eVision Smart Optics specializes in the development of electronic lenses based upon liquid crystal technology for both eyeglasses and lens-based equipment. Many astronauts experience vision changes during spaceflight that impact their visual acuity. Eyeglasses that can be adjusted in real-time to accommodate an astronaut’s changing vision would eliminate the need to carry multiple sets of glasses into space. eVision has already developed eyeglasses for age-related presbyopia that enable the wearer to use an on-frame switch to change the lens power from a standard prescription to a reading prescription. The company has partnered with Mitsui Chemical on this product and it will be introduced by Mitsui in 2016. eVision will use the SMARTCAP grant to develop, fabricate & deliver remotely adjustable, electronic power eyeglasses with a single variable power optical zone.
LumosTech has developed a programmable sleep mask that uses millisecond pulses of light, administered while the wearer is sleeping, to shift circadian rhythm via the same neural pathways as natural light. Astronauts on the International Space Station (ISS) operate on the basis of a 24 hour day for their work schedule but can experience 16 sunrises in a 24 hour period. Maintaining a normal sleep schedule and being ready for mission critical tasks can be quite challenging. The LumosTech programmable sleep mask can be individually tailored to meet the requirements of each astronaut, helping ensure that they are well-rested and at peak performance when necessary. Building on decades of light therapy research proving that continuous light can shift circadian rhythm, the researchers at Stanford University discovered and validated that short pulses of light (2ms) administered every 45 seconds for one hour during the night can adjust the sleep cycle at double the rate of continuous light while not interfering with normal sleep. This technology holds promise for jet-lagged travelers, shift workers and exhausted new parents in addition to astronauts and NASA ground crew.
With support from NSBRI’s Space Medical and Related Technologies Commercialization Program (SMARTCAP) Equinox, LLC will develop Balance Goggles™, a simple and comfortable pair of eyewear that will help regulate the pressure inside the eye. Equinox proposes to gently push on the exterior of the eye to stabilize the internal pressure within the eye by building mild pressure-regulating goggles.
The goggles will need to be worn for a specific amount of time in order to alleviate the pressure differential that may be causing the visual problems observed in some astronauts. This technology also has the potential to benefit millions of glaucoma patients around the world who do not respond to, or cannot take, currently approved medications. By using these goggles to decrease the pressure within the eye, patients may avoid surgery or the side effects of medication.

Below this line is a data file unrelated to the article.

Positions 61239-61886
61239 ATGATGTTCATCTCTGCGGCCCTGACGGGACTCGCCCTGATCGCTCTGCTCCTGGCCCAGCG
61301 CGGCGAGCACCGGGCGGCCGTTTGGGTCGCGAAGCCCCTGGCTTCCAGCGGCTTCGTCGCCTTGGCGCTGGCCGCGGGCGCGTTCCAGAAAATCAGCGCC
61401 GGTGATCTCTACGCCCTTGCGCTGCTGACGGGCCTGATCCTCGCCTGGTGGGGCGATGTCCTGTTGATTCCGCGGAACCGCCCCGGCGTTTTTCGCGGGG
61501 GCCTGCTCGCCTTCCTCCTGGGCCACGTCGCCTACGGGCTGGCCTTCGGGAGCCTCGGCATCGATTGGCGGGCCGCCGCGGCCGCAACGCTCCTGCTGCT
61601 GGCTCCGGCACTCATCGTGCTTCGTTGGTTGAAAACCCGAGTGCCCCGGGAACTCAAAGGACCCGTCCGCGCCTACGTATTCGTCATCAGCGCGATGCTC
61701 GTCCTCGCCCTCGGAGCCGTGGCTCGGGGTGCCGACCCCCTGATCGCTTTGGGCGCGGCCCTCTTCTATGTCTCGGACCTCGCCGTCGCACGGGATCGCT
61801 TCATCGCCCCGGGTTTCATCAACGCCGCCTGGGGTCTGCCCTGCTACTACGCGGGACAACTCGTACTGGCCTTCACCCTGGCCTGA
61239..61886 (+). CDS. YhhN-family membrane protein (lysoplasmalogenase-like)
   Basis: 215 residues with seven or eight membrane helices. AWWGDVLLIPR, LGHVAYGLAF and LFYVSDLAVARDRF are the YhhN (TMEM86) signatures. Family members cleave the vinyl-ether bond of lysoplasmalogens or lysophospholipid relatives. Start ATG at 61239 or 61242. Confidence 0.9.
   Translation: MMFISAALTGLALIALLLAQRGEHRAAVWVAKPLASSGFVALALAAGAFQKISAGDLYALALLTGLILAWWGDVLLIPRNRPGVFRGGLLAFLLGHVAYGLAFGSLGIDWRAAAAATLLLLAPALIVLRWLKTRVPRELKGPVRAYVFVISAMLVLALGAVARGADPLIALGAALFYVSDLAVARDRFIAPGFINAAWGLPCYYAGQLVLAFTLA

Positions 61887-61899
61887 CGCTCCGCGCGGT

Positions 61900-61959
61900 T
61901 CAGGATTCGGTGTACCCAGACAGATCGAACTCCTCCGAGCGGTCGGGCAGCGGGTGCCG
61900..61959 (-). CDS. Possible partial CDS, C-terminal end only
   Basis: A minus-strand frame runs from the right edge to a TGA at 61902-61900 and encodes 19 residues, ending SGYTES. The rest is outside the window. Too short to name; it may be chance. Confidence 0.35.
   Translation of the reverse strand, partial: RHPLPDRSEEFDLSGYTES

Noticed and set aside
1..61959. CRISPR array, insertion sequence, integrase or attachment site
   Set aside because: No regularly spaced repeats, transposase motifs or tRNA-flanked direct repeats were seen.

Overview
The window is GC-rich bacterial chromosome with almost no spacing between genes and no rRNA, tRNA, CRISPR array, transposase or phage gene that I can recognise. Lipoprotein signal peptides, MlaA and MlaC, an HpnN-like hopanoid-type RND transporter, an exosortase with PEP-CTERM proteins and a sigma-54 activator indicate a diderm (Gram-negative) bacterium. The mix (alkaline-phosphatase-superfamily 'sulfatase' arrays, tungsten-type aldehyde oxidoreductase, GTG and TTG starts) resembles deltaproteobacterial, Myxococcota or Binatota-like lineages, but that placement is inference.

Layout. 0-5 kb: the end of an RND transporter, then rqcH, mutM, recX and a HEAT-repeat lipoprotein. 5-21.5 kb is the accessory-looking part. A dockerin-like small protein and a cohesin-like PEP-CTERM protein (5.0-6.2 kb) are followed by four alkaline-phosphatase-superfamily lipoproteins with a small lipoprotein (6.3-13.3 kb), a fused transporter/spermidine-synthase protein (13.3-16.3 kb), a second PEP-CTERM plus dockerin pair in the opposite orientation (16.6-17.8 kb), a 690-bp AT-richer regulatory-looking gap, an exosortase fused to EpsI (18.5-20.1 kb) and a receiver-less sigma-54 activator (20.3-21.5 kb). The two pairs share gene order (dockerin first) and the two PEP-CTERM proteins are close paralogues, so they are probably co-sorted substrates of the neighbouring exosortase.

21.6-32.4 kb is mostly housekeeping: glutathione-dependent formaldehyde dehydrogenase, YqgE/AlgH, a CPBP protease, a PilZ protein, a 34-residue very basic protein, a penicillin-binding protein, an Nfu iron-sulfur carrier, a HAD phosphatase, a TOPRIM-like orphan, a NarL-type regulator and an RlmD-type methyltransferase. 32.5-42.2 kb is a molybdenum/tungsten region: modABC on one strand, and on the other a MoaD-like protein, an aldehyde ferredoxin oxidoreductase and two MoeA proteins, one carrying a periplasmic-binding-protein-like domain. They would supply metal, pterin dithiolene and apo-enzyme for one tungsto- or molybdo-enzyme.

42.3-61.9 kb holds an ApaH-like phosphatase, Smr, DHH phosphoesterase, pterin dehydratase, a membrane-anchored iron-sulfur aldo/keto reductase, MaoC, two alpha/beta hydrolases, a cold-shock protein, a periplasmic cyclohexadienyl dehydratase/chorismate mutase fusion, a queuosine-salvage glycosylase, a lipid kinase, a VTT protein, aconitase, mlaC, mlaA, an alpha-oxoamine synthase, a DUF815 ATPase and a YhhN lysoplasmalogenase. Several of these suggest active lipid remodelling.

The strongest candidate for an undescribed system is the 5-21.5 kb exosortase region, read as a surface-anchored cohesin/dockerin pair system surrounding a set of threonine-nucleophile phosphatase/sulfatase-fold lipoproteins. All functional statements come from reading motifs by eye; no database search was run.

Annidis Corporation’s Annidis RHA™ is a multispectral ophthalmoscope with multi-image software processing that quickly and non-invasively images the retina with such fine detail as to rival invasive and more complicated procedures. “Annidis’ Multi-Spectral Imaging is a revolutionary technology for early detection of outer retinal and choroidal disorders, which can potentially affect astronauts during long duration space travel. This device is complementary to the diagnostic capabilities that are already on board the International Space Station as it creates a series of discrete ‘spectral images’ throughout the entire thickness of the retina and choroid,” said Dr. Gene de Juan, the Jean Kelly Stock Distinguished Professor of Ophthalmology at University of California, San Francisco, and a member of the Vision for Mars Advisory Team.
Web Vision Centers Group intends to offer prescription adjustable glasses. One possibility is electronic glasses. Astronauts will be able to plug their glasses into a computer that will allow them to change the prisms in the lenses, which will alter the prescription. The other option available today is magnetic lenses, which enables wearers to switch out lenses, required by different prescriptions, on an as-needed basis.
The Earth-based markets for these lenses includes eye surgery patients whose prescriptions change over time, diabetic patients who have the need for variable prescriptions, and children who require new glasses as their eyes and vision change.